As I’ve ventured further into the world of electronic music, more pointedly – BASS MUSIC – I’ve noticed an incredible gap between the accessible and the challenging. It seems the entry-level stuff gets discarded quickly in favour of darker, harder-on-the-ear music. The artists that newbies and vets can agree on get further and further away from one another. Sometimes though there are artists, DJs, who dwell in that vast chasm, building tiny bridges so friends on either side of the divide can find each other once again. Jimi Needles is one of these DJs. His mixes and mixtapes are places where people who aren’t familiar with the increasingly large world of bass music can sit comfortably with the ones who need the harder stuff after years of the easy shit. His soundcloud has become an invaluable tool in my life for finding a quick solution as to what to put on when the downtime in a group comes, or even better, when trying to listen to something new with people who have less clue than I and still want their electronic music rooted in the comfortable rhythms and grooves of real life. This is all a long way of saying Jimi Needles makes bass music that everyone can love. If you’re having a party and need to get asses shaking, I promise, you can’t go wrong.
1. Do you remember the first album you bought with your own money?
Fatboy Slim, You’ve Come A Long Way, Baby. That album was fucking sick and it’s still the sickest thing ever.
What’s your favourite track on there?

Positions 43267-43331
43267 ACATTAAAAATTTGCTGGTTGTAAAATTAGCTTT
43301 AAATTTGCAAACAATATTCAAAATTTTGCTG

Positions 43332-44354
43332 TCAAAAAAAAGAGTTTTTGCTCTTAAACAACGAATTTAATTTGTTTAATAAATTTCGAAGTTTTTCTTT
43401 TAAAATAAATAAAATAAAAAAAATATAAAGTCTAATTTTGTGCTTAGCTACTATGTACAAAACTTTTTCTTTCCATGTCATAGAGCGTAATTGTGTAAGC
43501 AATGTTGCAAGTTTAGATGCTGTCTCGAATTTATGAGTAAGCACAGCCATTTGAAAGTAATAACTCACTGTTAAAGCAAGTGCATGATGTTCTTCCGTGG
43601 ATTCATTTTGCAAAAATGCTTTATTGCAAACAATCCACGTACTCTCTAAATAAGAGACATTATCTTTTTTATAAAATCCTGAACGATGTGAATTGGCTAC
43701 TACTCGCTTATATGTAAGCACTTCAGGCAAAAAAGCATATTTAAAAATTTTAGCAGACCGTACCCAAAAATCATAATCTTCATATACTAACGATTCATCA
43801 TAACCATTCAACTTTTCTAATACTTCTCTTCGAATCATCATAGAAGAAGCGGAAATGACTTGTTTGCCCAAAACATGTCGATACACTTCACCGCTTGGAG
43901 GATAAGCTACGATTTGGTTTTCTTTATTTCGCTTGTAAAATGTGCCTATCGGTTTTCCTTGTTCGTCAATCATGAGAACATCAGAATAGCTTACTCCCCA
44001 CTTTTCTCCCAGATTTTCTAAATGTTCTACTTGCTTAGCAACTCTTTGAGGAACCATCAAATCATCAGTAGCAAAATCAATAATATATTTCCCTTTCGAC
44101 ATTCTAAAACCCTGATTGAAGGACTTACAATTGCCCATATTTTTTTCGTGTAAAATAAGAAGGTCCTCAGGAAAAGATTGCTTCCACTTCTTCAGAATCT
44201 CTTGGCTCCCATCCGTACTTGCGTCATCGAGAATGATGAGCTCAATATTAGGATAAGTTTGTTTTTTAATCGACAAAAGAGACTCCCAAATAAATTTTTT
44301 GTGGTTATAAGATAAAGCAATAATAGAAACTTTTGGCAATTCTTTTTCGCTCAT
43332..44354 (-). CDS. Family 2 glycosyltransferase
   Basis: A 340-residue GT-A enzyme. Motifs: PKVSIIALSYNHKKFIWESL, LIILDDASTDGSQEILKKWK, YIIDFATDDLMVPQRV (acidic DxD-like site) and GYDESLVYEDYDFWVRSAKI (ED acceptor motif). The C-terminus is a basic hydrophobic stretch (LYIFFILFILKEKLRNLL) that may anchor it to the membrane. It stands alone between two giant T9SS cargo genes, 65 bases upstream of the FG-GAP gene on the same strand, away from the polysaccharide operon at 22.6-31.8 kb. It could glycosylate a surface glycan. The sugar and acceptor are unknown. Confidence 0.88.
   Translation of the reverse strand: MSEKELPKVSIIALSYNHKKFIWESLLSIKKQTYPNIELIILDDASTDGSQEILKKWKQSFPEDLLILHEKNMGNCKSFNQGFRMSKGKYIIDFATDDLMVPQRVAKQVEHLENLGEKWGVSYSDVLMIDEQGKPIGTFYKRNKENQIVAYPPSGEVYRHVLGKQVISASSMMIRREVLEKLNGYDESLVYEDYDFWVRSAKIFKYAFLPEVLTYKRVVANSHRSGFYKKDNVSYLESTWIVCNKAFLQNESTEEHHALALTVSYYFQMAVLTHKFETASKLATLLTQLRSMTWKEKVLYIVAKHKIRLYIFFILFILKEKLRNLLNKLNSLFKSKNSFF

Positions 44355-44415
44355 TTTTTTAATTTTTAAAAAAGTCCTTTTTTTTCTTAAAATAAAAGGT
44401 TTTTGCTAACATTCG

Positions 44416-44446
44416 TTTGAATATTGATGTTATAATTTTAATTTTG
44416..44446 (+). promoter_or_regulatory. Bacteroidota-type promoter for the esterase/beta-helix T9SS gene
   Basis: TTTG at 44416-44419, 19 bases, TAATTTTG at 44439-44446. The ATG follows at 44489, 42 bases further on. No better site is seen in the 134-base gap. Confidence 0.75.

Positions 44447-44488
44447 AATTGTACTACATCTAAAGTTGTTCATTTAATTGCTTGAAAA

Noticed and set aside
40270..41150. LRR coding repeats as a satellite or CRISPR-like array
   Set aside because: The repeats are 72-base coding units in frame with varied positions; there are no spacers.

One is “Praise You.” I don’t know about you, but you know when you get older and you just want to investigate where the DNA of these songs comes from? For instance, you go onto Who Samples and type in any song and it’ll tell you who and what was sampled. As a 10 year old I had never had anything like that and now it really appeals to me. I was kind of aware of hip-hop at the time because I had a CD I was given around 1996, it had Public Enemy and stuff on it and I was just like, “Whoa, what the fuck is this?” It was a compilation disc and I thought it was completely sick. I could make the correlation that I really liked the funky beats and aggressive lyrics then I heard Fatboy Slim and thought, “Okay, I still like this but it’s not hip-hop.” I didn’t even know what it was called. I mean, it’s breaks, but when I was a kid I didn’t know what the fuck it was. But that album, when you take samples and arrange them, you still can’t make it the same as it is on the album. It’s absolutely mental how someone does that. It takes the most extensive musical mind to pull that off. And Norman Cook, Fatboy Slim, paved the way. There was also scratching on there and scratching was something I was aware of but not being cool or a DJ, I had no fucking idea what it was really was. So, there’s “Praise You” and there’s also a track on there called “Fucking in Heaven,” that I used play really loud. My parents would come upstairs and say, “What the fuck is this?”Read More